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Adrianna's story: Using positive energy to persevere through cancer treatment

04/22/2018

Panic on Christmas Day

When 3-year-old Adrianna was heating up with a fever and battling other flu-like symptoms, Terri Wilson and her now-fiancé Chris Vaccarello rushed her to their local hospital in Framingham on Christmas Day in 2015. Her bloodwork showed that she was severely anemic, and her physician suggested that she be brought into Boston — to either Boston Children’s Hospital or Floating Hospital for Children at Tufts Medical Center.

Adrianna and her mom, Terri Wilson

“I just told them to take me to the best hospital, and they immediately said we’re going to Tufts,” Wilson said.

As soon as Adrianna arrived, Dr. Jason Law and the care team at our Pediatric Blood and Bone Marrow Transplant Program were ready to perform an immediate blood transfusion.

“They saved her life,” Vaccarello said. “They’re heroes.”

More than anemia

However, Adrianna required much more care than one blood transfusion. She was soon diagnosed with acute lymphoblastic leukemia, which occurs when the bone marrow produces too many white blood cells and “crowds out” the normal blood cells. Adrianna had a medical port put in her chest, and she started out on her long road of recovery — nearly 3 years of chemotherapy.

Not wanting to leave her side, Adrianna’s family stayed comfortably at the Neely House, a home away from home located within the medical center that is available to pediatric and adult cancer patients and their families, while Adrianna sought care in the Floating Hospital just across the street.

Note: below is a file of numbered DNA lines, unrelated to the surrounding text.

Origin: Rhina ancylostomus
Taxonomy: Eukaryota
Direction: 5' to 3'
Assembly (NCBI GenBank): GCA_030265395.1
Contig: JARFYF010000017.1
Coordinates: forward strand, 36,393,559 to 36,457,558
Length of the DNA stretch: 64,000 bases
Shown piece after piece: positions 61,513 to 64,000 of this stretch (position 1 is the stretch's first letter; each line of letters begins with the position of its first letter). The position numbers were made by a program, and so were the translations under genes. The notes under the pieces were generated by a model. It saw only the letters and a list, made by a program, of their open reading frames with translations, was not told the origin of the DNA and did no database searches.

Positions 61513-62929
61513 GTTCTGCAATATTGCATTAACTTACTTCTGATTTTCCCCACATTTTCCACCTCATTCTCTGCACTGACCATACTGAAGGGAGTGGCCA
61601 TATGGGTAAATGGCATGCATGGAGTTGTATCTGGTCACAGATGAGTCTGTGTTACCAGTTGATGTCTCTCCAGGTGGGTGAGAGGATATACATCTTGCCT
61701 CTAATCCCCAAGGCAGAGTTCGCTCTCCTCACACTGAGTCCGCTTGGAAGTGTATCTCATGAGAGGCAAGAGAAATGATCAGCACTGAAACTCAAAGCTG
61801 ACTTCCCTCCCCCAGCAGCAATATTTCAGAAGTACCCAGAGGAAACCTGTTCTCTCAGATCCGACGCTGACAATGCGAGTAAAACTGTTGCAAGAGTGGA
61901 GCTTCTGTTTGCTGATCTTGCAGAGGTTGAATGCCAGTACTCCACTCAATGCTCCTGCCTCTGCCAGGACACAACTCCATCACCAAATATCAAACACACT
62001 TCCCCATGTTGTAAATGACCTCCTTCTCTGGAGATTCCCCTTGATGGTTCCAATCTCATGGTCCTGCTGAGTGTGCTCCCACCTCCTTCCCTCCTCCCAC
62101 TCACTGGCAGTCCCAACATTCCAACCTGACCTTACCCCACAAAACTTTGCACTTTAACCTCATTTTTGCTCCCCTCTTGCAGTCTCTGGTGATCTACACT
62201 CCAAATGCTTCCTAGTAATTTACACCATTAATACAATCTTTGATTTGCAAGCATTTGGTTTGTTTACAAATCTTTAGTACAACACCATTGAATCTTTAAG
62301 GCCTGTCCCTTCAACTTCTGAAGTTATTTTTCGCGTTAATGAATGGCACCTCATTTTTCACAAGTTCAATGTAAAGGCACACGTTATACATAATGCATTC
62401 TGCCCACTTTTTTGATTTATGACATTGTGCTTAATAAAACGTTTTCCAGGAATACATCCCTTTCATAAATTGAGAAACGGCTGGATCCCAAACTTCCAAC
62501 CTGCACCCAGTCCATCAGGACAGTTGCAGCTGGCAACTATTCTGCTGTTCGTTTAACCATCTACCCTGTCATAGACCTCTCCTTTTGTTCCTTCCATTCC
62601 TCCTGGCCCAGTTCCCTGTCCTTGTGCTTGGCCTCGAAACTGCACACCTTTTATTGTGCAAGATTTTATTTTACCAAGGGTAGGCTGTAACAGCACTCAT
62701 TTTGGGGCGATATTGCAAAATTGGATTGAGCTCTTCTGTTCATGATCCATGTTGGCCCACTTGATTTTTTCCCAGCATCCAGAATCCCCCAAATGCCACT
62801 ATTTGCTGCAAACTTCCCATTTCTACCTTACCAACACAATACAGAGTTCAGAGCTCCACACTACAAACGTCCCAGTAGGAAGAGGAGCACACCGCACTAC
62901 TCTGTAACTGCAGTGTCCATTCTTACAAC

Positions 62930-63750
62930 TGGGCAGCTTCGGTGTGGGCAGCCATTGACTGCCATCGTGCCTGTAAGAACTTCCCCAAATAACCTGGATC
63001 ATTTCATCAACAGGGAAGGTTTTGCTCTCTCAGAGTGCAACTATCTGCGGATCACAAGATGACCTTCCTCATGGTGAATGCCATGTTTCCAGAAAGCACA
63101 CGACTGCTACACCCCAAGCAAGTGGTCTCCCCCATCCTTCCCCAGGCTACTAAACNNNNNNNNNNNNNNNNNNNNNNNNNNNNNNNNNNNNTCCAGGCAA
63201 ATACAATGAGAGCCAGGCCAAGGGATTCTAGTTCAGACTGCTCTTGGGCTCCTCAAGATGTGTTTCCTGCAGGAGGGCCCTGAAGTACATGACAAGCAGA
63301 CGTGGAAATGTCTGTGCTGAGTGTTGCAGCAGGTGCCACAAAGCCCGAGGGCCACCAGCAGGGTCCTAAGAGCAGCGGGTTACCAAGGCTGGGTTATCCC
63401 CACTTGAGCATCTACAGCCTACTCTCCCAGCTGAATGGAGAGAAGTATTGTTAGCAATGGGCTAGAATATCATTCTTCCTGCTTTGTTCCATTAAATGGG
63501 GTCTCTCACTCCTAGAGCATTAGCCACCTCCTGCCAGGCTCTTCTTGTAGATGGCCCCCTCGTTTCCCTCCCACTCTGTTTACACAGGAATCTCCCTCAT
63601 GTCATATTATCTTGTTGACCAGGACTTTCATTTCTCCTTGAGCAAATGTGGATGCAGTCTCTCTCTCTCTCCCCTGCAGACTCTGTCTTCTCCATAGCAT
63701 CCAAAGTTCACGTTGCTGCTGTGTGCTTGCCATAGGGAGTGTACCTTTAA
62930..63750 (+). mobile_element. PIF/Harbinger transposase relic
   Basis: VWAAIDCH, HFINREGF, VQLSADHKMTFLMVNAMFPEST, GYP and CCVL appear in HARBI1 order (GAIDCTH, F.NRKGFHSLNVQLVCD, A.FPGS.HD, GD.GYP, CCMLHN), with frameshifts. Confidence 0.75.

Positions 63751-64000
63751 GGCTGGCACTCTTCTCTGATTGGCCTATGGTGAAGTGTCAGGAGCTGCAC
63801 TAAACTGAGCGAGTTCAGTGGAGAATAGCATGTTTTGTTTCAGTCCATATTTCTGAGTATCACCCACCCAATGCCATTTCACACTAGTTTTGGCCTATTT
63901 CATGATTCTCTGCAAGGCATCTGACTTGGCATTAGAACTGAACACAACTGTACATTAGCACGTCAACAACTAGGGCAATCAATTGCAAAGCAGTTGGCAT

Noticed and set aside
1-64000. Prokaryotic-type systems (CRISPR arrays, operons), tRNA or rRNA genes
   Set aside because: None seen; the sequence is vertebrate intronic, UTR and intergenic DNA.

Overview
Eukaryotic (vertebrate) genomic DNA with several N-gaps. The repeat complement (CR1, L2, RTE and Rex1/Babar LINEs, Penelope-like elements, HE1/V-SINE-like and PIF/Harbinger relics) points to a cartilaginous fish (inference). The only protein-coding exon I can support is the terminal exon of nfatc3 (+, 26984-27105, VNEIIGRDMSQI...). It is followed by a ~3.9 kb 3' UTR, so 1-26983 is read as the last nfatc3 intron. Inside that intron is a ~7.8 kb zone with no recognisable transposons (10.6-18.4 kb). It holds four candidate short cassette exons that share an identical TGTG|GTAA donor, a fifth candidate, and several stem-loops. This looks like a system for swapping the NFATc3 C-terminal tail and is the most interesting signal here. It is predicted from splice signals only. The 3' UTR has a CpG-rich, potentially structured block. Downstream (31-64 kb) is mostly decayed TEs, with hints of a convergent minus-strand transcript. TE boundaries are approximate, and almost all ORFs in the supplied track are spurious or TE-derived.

Positive energy from Floating Hospital’s care team

Adrianna celebrating New Year's at Floating Hospital

“Everything they did for Adrianna was incredible,” Vaccarello said. “She felt like they were her family, and that kind of positive thinking really contributed to her healing.”

Cathy MacPherson, PNP, looked after Adrianna almost every day for her 2 ½ years of treatment. “When Adrianna first came in, she was so timid,” she said. “The key was getting her to trust us by treating her like a child, not a sick child.”

Adrianna’s care was truly a team effort — MacPherson worked with her physician and child life specialists to ensure that Adrianna always had fun projects to work on and was kept to a comfortable routine.

“We had a system that everyone was aware of,” MacPherson said. “We always checked her in the same way, went into the same room, dimmed the lights to her liking, and had the same nurses look after her.”

MacPherson made a special effort to incorporate everyone in the family into Adrianna’s care, like doing “matching check-ups” with Adrianna’s little sister so she wouldn’t feel left out. She also made sure that Adrianna had plenty of time to enjoy being a kid by helping to organize a family outing to Disney on Ice.

“Everyone worked so well together and put in so much time to make the kids and their families comfortable,” Chris said. “No matter how grim things seemed, they were there for us.”

Shy girl turned social butterfly

Adrianna with her mom, dad and sisterNow Adrianna is 5 years old, cancer-free and ready to start kindergarten. She is no longer the same timid little girl that came to Floating Hospital years ago — she actually looks forward to her check-ups.

“She used to have so much anxiety, but now she does a dance when she walks in the clinic,” Wilson said. “The staff all calls her ‘happy feet’ and know when she’s here because she brings so much laughter.”

Adrianna was able to recently have her medical port removed, and she’s proud of the scar that symbolizes how far she’s come.

“I really learned how strong kids can be,” Vaccarello said. “I feel blessed to have the chance to come here.”


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